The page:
WASHINGTON • The Trump administration has moved ahead with surveillance drone sales to four US allies in the South China Sea region, as Acting Defence Secretary Patrick Shanahan said Washington will no longer "tiptoe" around Chinese behaviour in Asia.
The drones will afford greater intelligence-gathering capabilities, potentially curbing Chinese activity in the region.
Mr Shanahan did not directly name China when making accusations of actors destabilising the region in a speech at the annual Shangri-La Dialogue in Singapore last Saturday, but went on to say that the United States would not ignore Chinese behaviour.
The Pentagon had announced last Friday that it would sell 34 Boeing-made ScanEagle drones to the governments of Malaysia, Indonesia, the Philippines and Vietnam for a total of US$47 million (S$64 million).
China claims almost all of the South China Sea and has frequently lambasted the US and its allies over naval operations near Chinese-occupied islands. Brunei, Malaysia, the Philippines, Taiwan and Vietnam have competing claims.
The Pentagon said the deals would include spare and repair parts, support equipment, tools, training and technical services, adding that work on the equipment was expected to be completed by March 2022.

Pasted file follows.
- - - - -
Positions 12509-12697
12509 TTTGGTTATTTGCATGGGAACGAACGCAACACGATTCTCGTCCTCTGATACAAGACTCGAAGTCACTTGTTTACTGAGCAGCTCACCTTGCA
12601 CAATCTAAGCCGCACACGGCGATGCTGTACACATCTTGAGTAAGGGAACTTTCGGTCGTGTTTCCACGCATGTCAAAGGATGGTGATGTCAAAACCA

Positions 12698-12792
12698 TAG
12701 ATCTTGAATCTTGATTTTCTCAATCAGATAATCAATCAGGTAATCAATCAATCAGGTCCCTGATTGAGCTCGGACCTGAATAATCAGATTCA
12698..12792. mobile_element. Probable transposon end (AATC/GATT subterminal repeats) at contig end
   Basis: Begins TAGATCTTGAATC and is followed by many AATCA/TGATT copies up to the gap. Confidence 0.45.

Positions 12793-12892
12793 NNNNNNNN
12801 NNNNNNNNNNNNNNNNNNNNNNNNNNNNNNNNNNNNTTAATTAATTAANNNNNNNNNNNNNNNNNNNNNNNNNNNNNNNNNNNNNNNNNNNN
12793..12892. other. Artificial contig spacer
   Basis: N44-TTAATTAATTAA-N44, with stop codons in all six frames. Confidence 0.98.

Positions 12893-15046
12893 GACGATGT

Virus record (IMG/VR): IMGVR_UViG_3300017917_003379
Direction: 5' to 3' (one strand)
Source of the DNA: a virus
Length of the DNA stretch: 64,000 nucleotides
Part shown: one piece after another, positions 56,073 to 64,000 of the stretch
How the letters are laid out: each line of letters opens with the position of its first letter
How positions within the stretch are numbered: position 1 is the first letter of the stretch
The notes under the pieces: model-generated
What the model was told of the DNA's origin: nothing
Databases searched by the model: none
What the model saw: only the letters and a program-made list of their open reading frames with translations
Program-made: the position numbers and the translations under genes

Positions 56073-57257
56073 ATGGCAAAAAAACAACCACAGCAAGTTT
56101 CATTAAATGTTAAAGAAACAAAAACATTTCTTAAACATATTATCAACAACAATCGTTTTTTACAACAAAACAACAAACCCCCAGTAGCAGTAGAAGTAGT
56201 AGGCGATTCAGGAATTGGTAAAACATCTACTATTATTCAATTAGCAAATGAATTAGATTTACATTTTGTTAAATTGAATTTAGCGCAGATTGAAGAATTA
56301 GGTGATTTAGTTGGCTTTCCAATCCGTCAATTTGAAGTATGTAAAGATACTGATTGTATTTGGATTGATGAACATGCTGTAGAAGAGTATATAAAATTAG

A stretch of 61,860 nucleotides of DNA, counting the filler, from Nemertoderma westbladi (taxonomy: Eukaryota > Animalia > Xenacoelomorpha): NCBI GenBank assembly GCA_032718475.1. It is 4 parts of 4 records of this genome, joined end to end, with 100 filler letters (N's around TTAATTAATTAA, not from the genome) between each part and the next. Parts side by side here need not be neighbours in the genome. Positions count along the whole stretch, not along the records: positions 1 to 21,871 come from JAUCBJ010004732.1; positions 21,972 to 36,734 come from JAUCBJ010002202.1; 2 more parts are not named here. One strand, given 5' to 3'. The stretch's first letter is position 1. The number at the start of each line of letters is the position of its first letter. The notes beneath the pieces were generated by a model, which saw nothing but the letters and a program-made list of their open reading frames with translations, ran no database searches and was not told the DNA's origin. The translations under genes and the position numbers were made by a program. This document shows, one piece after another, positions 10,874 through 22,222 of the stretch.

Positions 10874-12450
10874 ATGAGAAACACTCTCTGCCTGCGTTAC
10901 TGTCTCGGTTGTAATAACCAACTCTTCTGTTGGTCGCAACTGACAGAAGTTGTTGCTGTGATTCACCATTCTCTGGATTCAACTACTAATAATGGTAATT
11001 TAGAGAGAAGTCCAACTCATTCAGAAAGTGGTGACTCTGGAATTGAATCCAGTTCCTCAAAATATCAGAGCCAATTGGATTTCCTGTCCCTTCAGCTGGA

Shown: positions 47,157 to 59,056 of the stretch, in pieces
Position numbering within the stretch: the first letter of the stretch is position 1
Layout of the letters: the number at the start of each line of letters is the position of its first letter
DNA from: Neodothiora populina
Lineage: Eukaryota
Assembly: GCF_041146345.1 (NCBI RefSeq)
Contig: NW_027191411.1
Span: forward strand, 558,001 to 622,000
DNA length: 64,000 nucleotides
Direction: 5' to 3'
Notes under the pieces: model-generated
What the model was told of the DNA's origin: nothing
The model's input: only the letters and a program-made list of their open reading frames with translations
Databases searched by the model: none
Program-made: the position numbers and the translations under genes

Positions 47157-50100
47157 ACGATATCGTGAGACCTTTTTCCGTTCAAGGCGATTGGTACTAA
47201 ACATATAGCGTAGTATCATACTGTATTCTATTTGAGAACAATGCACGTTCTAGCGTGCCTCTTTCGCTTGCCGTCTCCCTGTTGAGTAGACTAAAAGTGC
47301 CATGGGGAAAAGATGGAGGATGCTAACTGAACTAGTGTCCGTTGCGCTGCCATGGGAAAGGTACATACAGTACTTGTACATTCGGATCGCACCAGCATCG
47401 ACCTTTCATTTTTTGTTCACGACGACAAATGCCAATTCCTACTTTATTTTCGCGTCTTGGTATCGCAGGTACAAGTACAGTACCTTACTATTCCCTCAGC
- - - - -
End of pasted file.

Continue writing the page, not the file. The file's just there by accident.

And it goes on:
As many as 12 unarmed drones and equipment will go to Malaysia for about US$19 million. Indonesia and the Philippines will each buy eight drones, while Vietnam will acquired six.
Last year, the Trump administration rolled out a long-awaited overhaul of US arms export policy aimed at expanding sales to allies, saying it would bolster the US defence industry and create jobs at home. That initiative eased rules for exporting some types of lethal and non-lethal US-made drones to potentially dozens more allies and partners.
There is no armed version of the ScanEagle, but Insitu, the division of Boeing that makes the drone, also makes the RQ-21A Blackjack, an optionally armed drone used by the US Navy and Marine Corps.